I think the Surface Pro 3 has had chronic Wi-Fi problems, though it has gotten better with recent system upgrades. But the form factor, the pen, the travel keyboard are all excellent. I use a Logitech blue tooth keyboard at home, as I don’t like touchpads

Thanks for your site.

Live long and prosper

Jack Jacobson

All true, and why I keep using it although Microsoft keeps trying to drive me mad. I thought tablets would be the wave of the future the first time I saw Bill Gates using one, and they got better so long as he was a user. But he moved on to being a philanthropist, and has equerries to take his notes, which I do not begrudge him, but the driving force to make tablets useful sort of went away then, and Microsoft is stumbling in its revival. If the Surface Pro would stop[ changing its settings to revert back to teeny tiny print, I could live telling it to sleep never when the cover is open, battery or not, and maybe we can all get along. I just hope that they ARE using customers as quality control; at least they are listening. The Surface Pro has enormous potential; I just hope they get some user in the development cycle.

Eric Pobirs tells me “ Up Volume and Power held down together is how you get into the UEFI (BIOS) of the Surface.” You probably don’t want to go there—I certainly don’t.


Peter Glaskowsky tells me I am being a bit unfair to Microsoft Developers, but he uses his Surface with Windows 8;  that’s probably true, but I got no user manual with the Surface with 8 either.  Perhaps there’s an O’Reilly I should get.

I remain convinced that they’ll get it eventually, which is why I don’t just get an iPad and be done with it, but it takes patience when my Surface likes to change the setting I so painfully put in.  Why must it sleep at all when in its dock? But it does even though I have tried to make it sleep NEVER WHEN UNDER MAINS POWER.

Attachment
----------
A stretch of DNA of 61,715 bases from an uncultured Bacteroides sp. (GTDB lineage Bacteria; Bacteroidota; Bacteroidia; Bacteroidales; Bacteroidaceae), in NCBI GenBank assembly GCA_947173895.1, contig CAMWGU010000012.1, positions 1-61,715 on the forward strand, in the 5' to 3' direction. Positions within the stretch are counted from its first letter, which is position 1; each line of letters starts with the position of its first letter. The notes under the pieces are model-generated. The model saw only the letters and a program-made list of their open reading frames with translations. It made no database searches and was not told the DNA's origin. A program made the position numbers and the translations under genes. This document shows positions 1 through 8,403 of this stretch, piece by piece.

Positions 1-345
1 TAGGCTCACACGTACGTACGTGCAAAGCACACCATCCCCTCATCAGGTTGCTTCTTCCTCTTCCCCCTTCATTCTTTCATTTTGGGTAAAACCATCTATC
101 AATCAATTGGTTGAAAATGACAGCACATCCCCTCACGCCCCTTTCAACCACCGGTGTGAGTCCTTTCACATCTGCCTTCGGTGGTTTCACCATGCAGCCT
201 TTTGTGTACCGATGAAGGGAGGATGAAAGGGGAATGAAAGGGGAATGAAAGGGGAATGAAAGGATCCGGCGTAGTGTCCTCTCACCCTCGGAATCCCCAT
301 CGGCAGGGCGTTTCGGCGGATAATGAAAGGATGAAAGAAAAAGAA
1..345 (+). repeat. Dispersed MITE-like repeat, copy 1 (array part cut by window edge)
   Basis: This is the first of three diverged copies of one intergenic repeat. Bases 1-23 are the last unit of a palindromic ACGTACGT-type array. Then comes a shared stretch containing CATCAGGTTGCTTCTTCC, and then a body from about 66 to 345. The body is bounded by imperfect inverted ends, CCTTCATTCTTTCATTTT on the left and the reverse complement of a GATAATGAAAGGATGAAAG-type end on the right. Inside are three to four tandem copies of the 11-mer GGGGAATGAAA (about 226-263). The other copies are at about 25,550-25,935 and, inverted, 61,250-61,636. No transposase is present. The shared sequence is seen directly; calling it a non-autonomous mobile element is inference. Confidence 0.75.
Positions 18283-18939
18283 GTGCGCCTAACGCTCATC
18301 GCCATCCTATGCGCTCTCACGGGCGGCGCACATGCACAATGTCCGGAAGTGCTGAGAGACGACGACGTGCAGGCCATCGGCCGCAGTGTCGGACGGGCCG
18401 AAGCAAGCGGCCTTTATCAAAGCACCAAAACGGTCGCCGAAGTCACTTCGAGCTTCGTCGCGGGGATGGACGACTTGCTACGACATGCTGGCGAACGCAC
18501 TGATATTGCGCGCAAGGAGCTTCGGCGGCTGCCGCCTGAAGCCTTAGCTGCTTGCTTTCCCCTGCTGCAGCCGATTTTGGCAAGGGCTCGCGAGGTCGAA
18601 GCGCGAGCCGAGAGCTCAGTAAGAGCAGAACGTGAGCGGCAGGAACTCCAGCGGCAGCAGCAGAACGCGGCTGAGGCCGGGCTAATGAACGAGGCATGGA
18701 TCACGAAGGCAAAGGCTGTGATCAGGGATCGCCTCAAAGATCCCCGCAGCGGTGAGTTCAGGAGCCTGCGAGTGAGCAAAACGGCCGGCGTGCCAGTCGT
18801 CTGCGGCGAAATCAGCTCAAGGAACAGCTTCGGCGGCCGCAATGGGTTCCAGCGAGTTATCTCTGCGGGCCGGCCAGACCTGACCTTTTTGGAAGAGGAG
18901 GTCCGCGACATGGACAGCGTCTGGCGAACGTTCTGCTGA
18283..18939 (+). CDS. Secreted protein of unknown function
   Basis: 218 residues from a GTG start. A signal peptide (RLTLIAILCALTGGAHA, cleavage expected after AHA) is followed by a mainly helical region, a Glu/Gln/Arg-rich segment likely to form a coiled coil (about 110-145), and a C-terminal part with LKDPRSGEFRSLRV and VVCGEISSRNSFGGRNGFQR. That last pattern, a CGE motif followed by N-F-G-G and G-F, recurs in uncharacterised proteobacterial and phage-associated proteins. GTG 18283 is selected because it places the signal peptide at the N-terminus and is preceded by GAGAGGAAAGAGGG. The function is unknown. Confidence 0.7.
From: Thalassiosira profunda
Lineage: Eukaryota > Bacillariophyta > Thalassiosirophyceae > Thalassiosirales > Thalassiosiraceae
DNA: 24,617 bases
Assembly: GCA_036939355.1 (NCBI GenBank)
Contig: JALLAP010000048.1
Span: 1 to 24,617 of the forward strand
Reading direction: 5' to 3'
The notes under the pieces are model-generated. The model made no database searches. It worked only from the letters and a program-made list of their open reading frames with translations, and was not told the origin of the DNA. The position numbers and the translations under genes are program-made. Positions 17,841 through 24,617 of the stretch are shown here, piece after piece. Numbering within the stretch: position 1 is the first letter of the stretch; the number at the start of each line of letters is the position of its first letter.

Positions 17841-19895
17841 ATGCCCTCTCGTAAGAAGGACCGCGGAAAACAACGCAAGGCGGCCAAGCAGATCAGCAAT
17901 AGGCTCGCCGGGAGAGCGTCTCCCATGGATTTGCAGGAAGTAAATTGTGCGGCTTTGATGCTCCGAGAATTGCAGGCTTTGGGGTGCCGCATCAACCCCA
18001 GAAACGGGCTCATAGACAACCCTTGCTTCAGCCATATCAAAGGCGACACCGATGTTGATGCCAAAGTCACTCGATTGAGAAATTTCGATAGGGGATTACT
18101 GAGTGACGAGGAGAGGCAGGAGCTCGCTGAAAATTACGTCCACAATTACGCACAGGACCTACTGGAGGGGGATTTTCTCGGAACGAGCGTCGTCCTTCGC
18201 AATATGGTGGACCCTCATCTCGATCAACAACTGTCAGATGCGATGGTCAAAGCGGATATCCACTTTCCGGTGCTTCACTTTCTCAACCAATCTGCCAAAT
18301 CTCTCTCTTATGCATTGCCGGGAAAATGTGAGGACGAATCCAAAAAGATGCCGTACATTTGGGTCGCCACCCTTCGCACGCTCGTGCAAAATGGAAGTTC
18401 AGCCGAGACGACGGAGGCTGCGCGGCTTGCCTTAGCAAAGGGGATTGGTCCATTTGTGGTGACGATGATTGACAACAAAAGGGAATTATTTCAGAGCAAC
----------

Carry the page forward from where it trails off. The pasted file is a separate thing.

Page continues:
I used to do this enough that I could figure things out, but now I just want them to work.  Probably old age.

Peter also tells me there are some settings that allow the equivalent of a pin code; they are in the Windows 8 edition anyway,  I’ll investigate. I remain hopeful that they’ll get this right, because the Surface Pro has enormous potential.  We’ll see.

Eric Pobirs says:

    Also, you can use a short password, similar to a PIN, with Windows 8.x and presumably Windows 10. In Windows 10, open the Start menu, select Settings, Select Accounts, select Sign-in Options. You can create a short PIN. You can also create a visual login where you select a picture and then overlay a gesture. For example, you could use a group photo and circle a particular person’s face for the gesture.

    Requiring a password on return from standby is a setting that’s goes back to 90s with Windows. It was usually found on the same tab of the Display control panel used to set the screen saver. On more recent Windows generations: right-click on the desktop, select Personalize, select Screen Saver (lower right corner), on the control panel will be a check box for “On Resume, show Login Screen.”

He also reminds me that we chose the long and complex password so that I would be logged in to the Microsoft Cloud account when I logged in on the Surface; it wasn’t Microsoft that imposed that, but you do pretty well have to log onto the cloud when you’re away from home with the Surface Pro.  I have just created the pin number login on the Surface; works in Win 10 beta too.  So that relieves some of the complaints I had, leaving the question of why I didn’t know about them. But I was just learning that stuff when I had the stroke and forgot a lot, so it’s not a fair experiment. Today Precious has behaved nicely in the dock; hasn’t gone to sleep yet.  So perhaps much of this simply should have been notes toward a column.  On the other hand, this is a day book, and you’ve been warned of that.